George Orwell, author for the famous book Animal Farm, was once quoted as saying a people that elect corrupt politicians are not victims but accomplices. This is very true even to Malawians. The talk in the country now is about corruption. The revelations after the Malawi – Zambia maizegate has simply added fuel to the already heated corruption debate. The maizegate has proved that no matter what, leaders must not be taken on face value.
The quotation from Orwell has a lot of meaning to a corrupt country like Malawi. The majority of Malawians can remember so well that during the dictatorship rule of Kamuzu Banda, corruption was not an issue for everyday discussion as is the case now. It is unfortunate that the advent of multiparty democracy came with corruption which has slowly, but surely, been gathering momentum.
At the start of his term of office, President Peter Mutharika promised to decisively deal with corruption once and for all. After close to three years it is now very clear that he has failed. Surprisingly, the more he talks about getting rid of it, the more people practice corruption without any fear. Without doubt, most Malawians wonder how and why corruption in the country has reached such unprecedented levels. There might be many reasons but the main one is the habit of choosing corrupt people to take leadership positions. Needless to say that to such people the reason for coming into power is to have an opportunity of getting ill-gotten wealth from taxpayers.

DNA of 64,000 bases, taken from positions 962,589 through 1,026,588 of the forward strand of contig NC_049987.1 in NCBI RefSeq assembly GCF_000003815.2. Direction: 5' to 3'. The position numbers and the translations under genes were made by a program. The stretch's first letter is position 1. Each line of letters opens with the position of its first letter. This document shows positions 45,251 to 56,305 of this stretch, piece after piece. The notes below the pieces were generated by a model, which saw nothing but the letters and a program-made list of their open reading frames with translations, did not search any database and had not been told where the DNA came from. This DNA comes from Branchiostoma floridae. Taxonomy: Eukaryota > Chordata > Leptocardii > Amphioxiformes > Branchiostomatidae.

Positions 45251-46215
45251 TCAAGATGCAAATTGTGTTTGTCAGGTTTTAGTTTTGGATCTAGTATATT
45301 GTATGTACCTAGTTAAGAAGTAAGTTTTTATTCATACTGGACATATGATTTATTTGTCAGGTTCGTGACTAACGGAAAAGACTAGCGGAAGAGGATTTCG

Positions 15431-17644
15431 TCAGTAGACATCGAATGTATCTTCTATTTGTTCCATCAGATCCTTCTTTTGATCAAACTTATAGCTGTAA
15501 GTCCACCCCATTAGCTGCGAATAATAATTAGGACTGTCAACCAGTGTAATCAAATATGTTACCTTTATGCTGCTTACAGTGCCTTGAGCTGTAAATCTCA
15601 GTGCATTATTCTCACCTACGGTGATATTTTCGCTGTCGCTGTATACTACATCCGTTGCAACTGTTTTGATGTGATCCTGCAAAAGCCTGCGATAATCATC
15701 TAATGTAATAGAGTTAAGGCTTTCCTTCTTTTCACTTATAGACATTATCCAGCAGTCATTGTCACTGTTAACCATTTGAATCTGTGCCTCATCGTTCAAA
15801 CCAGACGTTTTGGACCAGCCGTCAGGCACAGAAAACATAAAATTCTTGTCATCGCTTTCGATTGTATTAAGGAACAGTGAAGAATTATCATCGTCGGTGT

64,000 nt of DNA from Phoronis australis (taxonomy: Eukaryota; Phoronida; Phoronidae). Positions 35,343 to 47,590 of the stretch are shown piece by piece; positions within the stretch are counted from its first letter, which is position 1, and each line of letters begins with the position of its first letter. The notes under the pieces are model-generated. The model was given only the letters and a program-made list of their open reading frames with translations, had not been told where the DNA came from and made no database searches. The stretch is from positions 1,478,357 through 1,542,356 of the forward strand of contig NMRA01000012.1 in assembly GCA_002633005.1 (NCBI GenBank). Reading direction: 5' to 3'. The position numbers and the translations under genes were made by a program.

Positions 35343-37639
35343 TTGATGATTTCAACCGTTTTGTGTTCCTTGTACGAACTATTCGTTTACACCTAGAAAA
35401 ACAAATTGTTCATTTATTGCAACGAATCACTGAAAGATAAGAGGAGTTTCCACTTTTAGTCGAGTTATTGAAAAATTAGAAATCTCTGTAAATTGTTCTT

To make the situation worse, the electorate becomes accomplices who expect to be bribed to put people into leadership positions. Such bribes are expected to continue flowing at every twist and turn of leadership. Such symbiotic relationship makes leaders get away with their corrupt habits. Meanwhile, it is human nature that leaders do not use their hard earned money for bribing. Therefore, there is need to find another source which happens to be public resources and mostly taxpayers money. In the process service deliveries fail in Malawi. This is what corruption is all about.
It does not need a genius to know that corruption has really ravaged Malawi. Recently it might have surprised most poverty-stricken Malawians to hear that ex-Minister of Agriculture George Chaponda was found with K124 million stashed in his house. This is a mockery and an insult to the poor majority most of who have no idea where their next meal would come from.
Meanwhile, no country can progress with the level of corruption taking place in Malawi. Leaders, especially those in government, seem to have perfected the practice of converting public resources into personal fortunes. Hence, some of them claim to be millionaires within two years of being in power.
As it were, Malawians will be having elections in 2019. Without doubt most of the electorate are aware by now about which leaders are the champions of corruption. Then it is up to the electorate not to vote for such people again regardless of the amounts of bribes they will dish out. People must be mindful that no ordinary Malawian has ever improved his/her life by getting a bribe here and there. Bribes cannot develop Malawi.
Malawians must stop being accomplices to corruption cartels. Indeed corruption can be stopped if Malawians can put their heads together as they did on the maizegate inquiry which in the process forced the President to fire Chaponda.